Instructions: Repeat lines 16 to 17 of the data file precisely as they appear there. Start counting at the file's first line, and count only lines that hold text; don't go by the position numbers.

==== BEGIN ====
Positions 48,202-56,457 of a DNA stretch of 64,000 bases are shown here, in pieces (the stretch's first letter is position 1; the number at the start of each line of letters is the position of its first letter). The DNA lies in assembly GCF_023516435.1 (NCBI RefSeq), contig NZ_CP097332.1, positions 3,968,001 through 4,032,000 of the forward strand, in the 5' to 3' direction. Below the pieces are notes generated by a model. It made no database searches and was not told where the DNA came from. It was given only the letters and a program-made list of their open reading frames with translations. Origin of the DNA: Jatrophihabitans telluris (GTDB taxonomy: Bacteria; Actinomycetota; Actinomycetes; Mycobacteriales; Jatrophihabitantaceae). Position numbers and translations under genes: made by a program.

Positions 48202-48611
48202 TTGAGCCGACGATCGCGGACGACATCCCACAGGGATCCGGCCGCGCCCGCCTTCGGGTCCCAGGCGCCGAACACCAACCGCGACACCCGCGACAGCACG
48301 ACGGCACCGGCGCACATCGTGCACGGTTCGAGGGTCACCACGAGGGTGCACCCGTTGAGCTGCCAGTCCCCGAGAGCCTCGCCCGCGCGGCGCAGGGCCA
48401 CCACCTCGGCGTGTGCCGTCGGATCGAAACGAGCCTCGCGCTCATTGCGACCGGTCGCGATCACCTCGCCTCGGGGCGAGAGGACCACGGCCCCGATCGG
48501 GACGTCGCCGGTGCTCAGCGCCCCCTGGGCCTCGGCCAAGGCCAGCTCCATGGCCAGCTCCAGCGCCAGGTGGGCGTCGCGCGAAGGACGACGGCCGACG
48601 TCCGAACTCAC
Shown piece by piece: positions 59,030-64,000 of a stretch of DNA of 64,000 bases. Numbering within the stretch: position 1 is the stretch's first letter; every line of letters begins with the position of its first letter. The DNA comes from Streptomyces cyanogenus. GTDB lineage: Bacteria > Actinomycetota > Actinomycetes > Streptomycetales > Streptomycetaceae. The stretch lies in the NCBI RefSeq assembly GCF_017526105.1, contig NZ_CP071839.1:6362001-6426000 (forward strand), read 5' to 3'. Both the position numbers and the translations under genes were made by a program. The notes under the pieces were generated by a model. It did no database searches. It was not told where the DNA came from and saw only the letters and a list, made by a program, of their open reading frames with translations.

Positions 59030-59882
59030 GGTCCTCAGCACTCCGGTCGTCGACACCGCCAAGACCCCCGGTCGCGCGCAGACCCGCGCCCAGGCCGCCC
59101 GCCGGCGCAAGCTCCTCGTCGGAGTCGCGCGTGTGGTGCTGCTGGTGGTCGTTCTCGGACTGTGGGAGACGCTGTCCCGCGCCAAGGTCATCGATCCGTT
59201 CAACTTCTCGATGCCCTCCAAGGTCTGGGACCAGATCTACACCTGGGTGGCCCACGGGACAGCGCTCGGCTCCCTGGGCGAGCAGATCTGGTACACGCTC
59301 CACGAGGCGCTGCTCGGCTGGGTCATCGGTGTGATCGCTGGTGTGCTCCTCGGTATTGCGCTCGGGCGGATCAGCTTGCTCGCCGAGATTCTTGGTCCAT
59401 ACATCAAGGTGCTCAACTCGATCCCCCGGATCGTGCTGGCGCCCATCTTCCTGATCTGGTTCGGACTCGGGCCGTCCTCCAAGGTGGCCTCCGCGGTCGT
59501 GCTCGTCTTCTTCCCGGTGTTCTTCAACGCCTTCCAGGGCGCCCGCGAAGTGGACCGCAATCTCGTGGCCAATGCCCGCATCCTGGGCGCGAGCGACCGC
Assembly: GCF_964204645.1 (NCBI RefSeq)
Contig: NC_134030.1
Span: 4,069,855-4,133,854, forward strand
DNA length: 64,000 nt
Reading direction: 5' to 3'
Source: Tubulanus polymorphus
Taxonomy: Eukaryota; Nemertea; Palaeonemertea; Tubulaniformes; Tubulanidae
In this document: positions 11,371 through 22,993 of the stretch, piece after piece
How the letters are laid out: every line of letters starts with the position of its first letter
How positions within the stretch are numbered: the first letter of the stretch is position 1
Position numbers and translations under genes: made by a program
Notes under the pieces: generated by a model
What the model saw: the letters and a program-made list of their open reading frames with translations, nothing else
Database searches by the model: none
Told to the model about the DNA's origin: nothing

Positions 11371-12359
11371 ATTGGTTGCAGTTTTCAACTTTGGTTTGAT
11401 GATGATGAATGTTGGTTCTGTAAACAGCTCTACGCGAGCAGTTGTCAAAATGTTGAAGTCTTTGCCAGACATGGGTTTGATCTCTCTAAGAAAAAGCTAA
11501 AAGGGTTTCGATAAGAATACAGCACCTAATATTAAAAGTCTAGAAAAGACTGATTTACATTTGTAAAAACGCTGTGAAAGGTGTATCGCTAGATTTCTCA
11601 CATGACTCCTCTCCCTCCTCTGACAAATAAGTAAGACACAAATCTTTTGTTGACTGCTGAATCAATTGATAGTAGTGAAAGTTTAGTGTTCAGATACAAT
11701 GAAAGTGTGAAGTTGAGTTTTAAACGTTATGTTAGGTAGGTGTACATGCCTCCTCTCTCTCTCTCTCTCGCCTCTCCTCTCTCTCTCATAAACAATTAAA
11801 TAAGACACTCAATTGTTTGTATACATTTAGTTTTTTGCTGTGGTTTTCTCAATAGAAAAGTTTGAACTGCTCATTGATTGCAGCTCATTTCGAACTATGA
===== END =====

Assembly: GCF_964204645.1 (NCBI RefSeq)
Contig: NC_134030.1